7 Threats to Cancer Care

Gabriel Miller; Peter P. Yu, MD; Jennie R. Crews, MD; Matthew Farber


September 10, 2014

In This Article

Financial Pressure on Oncology Practices

Key Facts:

In ASCO's second annual census of US oncology practices,[3] conducted in 2013, practices cited financial pressures as the greatest threat to their ability to continue providing high-quality care, with significant numbers saying they are cutting back on support staff or clinical research, or are sending patients to hospitals to receive chemotherapy.

24.2% and 21.2% of oncology practices cited cost pressure and payer pressure, respectively, as the most significant environmental pressure they faced.

Dr. Yu: Twice in my career, in December, I was in a practice where we didn't have any money left over to pay the doctors. We paid our staff, which we were thankful for; we paid our mortgage payments, we paid our electric bill, we paid our malpractice insurance. We paid everybody who we owed money to, and there was no paycheck. There was no money in December so it was a pretty bleak Christmas. I've seen that twice in about 25 years, and each time we survived. We changed. The first time we went from being a small practice of six doctors to joining a much larger practice that had better contracting and more efficiencies. We looked at what needed to be done to survive and that was to join another practice.

The second time it was a decision to link up with our hospital and try to create a more comprehensive network. We went that route, and then after two years we decided that this was not going to work out and we needed a divorce. That happened at the end of the year, and we started January 1 with a few thousand dollars in the bank. We had to start out with a whole new practice, and at that point it was with over 100 doctors starting off. The way it is in medicine right now, you are one heartbeat away from going bankrupt. It just takes one bad decision, or maybe even the right business decision that goes bad, and you are in bankruptcy.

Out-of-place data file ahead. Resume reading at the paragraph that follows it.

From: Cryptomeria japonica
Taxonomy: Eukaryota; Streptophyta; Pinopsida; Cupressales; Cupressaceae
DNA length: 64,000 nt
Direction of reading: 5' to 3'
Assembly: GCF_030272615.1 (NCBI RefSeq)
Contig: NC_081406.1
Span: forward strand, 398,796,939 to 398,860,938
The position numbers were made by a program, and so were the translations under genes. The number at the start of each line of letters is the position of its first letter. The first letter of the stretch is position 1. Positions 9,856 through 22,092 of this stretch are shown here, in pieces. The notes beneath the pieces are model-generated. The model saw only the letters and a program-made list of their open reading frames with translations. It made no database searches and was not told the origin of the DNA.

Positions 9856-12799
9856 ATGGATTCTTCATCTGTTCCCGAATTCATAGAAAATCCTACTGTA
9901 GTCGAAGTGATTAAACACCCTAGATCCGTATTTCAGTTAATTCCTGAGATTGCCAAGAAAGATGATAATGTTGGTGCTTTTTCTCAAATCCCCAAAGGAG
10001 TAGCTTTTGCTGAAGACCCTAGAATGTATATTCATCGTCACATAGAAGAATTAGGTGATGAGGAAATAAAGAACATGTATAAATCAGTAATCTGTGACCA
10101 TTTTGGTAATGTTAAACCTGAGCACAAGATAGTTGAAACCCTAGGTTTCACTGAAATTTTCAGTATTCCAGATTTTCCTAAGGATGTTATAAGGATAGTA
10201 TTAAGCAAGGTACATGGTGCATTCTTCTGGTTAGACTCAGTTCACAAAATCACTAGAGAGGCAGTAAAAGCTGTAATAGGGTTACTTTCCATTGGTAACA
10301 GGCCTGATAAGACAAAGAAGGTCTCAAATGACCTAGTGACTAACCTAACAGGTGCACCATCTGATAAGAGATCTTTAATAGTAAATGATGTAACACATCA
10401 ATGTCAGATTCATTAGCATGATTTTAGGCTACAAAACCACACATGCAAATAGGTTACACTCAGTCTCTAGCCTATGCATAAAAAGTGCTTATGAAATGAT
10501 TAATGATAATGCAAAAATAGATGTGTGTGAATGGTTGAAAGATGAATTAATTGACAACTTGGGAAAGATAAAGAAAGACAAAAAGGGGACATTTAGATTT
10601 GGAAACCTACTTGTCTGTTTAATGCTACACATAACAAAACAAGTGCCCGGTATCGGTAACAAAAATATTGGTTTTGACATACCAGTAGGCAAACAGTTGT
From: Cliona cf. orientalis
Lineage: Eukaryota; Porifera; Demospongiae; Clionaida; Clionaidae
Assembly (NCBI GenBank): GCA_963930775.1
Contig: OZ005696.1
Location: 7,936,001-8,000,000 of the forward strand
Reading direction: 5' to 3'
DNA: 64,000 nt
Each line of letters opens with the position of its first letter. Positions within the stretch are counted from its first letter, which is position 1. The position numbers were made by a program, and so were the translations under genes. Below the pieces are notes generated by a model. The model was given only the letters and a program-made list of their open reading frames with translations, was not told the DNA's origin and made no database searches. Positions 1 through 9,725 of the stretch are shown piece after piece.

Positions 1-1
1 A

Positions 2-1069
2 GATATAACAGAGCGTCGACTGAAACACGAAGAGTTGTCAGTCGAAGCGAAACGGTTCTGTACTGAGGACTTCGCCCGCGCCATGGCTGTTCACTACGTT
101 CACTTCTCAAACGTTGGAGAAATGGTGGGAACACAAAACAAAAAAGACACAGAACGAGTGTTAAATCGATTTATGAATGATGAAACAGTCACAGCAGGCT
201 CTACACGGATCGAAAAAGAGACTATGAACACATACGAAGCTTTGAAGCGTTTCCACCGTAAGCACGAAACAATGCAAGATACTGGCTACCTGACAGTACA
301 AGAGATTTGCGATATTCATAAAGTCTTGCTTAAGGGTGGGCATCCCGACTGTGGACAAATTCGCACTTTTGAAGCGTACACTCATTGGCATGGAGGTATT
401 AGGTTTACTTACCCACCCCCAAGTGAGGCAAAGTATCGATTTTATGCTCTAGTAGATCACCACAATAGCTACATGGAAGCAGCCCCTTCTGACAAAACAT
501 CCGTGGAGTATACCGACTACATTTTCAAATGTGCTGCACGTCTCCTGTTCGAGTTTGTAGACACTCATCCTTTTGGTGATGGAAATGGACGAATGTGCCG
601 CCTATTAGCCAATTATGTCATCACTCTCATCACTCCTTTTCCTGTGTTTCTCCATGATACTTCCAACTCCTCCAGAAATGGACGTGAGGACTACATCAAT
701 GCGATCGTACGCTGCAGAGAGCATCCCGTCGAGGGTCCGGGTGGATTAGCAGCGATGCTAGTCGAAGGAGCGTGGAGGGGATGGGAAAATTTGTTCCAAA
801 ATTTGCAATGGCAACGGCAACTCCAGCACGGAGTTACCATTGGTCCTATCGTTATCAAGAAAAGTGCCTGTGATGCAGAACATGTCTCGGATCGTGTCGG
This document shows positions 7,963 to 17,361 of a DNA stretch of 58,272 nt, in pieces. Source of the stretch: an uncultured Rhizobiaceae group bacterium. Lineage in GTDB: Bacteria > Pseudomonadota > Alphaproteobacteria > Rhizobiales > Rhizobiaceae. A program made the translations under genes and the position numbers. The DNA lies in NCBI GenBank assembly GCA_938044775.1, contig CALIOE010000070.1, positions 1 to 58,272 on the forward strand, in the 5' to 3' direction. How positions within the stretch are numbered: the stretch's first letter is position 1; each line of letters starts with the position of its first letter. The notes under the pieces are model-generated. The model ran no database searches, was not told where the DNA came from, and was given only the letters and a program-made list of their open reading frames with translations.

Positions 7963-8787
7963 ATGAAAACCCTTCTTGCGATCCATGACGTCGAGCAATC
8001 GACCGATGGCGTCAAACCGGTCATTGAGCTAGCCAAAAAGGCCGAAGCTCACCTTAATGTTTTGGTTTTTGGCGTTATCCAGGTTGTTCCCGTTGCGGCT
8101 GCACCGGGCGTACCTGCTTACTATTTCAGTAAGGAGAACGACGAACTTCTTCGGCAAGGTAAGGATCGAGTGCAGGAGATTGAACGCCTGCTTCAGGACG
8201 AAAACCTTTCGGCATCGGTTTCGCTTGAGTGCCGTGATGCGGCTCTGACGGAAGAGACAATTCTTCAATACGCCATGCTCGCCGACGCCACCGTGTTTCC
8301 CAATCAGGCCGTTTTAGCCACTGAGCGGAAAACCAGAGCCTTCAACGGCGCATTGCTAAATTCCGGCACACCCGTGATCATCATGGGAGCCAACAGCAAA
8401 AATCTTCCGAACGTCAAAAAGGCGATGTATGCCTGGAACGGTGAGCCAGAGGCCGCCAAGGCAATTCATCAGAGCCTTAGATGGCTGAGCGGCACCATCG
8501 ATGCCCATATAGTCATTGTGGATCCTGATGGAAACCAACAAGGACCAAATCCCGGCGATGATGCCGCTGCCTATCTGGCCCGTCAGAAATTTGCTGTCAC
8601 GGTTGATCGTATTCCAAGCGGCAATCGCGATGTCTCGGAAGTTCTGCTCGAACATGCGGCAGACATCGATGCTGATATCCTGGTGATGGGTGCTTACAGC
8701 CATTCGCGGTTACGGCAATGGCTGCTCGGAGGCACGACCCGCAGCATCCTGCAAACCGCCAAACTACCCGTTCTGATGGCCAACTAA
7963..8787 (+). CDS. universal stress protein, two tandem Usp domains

Dr. Crews: In the region in which I practice, we are in the second tier of mergers. About five years ago, practices here were being purchased by hospitals or were merged with hospitals. Now what we're seeing is that smaller hospitals with cancer programs are merging with larger hospitals, so we're having the second tier of consolidation within this region. I think there's good and bad in that. The good is that by merging with a larger entity, many times those smaller hospitals can stay in business and can continue to deliver cancer care in that community. It actually may be a good thing for the patients in the rural areas here. One of the benefits of hospital-based practices is the huge resource allocation that they have for cancer care. For example, I'm part of a hospital-based cancer center, and we have a lot of support services for patients such as navigators, social workers, chaplaincy service, support groups, and dietitians. Not all of these are necessarily revenue-generating services, but because of the resources of a larger institution, we're able to provide these for patients. Quality doesn't have to be compromised as a result of these mergers.

Mr. Farber: I do not believe that this is a death knell for oncology practice. There are some very strong practices out there that are doing some very innovative things and are doing a very fine job of not only surviving, but thriving honestly and doing well in their geographic area, in their niche. They see no need or reason to sell or merge with a hospital at any point in the near future. There are plenty of those practices out there, and they can certainly be looked at to show other folks that there are methods for remaining a strong practice financially.

I was talking to an [ACCC] member recently who said that a hospital is trying every method it can to buy out his practice, but the practice group just does not want to merge with the hospital. They think it is bad for their docs and bad for their patients -- bad all around. But at the same time, you do have some docs who, for some of the reasons I talked about earlier -- can't find the partners to buy up their share of the practice or are just sick of being burned on one too many patient copays of expensive drugs. Or the 60-day turnaround from the local Medicare contractor is just such a headache from a cashflow perspective, or keeping the lights on and paying the employees has become too much of a challenge. Those are the cases where you have the practice saying, "You know what? It's better off for everyone involved to just do this."


Comments on Medscape are moderated and should be professional in tone and on topic. You must declare any conflicts of interest related to your comments and responses. Please see our Commenting Guide for further information. We reserve the right to remove posts at our sole discretion.